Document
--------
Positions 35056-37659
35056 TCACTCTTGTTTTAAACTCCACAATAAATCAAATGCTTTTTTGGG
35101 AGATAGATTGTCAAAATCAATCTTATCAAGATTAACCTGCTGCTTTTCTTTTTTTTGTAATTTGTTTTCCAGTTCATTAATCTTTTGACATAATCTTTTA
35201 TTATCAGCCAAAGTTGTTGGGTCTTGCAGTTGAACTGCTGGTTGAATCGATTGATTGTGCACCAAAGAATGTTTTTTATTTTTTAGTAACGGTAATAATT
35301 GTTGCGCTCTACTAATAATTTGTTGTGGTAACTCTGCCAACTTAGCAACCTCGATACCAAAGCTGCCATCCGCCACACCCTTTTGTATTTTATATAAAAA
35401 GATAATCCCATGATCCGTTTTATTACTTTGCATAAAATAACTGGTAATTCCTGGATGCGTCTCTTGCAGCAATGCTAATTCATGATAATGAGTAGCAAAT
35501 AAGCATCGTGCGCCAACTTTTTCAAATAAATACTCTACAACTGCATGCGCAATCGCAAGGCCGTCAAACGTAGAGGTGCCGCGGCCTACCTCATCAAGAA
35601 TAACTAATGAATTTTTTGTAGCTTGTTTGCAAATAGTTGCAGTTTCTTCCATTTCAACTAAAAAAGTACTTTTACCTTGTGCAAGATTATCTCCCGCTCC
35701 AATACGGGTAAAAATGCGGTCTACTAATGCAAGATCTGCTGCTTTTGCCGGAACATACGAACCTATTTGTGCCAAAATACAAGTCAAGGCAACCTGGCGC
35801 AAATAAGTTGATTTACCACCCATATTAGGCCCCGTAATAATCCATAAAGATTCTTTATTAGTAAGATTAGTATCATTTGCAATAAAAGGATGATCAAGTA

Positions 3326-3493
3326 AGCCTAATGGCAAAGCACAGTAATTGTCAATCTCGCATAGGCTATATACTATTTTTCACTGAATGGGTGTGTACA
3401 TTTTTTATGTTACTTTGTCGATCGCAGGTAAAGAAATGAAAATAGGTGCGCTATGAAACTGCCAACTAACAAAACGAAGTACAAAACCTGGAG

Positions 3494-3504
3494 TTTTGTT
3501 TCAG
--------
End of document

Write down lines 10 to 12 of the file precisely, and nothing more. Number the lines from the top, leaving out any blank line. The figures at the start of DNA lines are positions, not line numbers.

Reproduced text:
35801 AAATAAGTTGATTTACCACCCATATTAGGCCCCGTAATAATCCATAAAGATTCTTTATTAGTAAGATTAGTATCATTTGCAATAAAAGGATGATCAAGTA

Positions 3326-3493
3326 AGCCTAATGGCAAAGCACAGTAATTGTCAATCTCGCATAGGCTATATACTATTTTTCACTGAATGGGTGTGTACA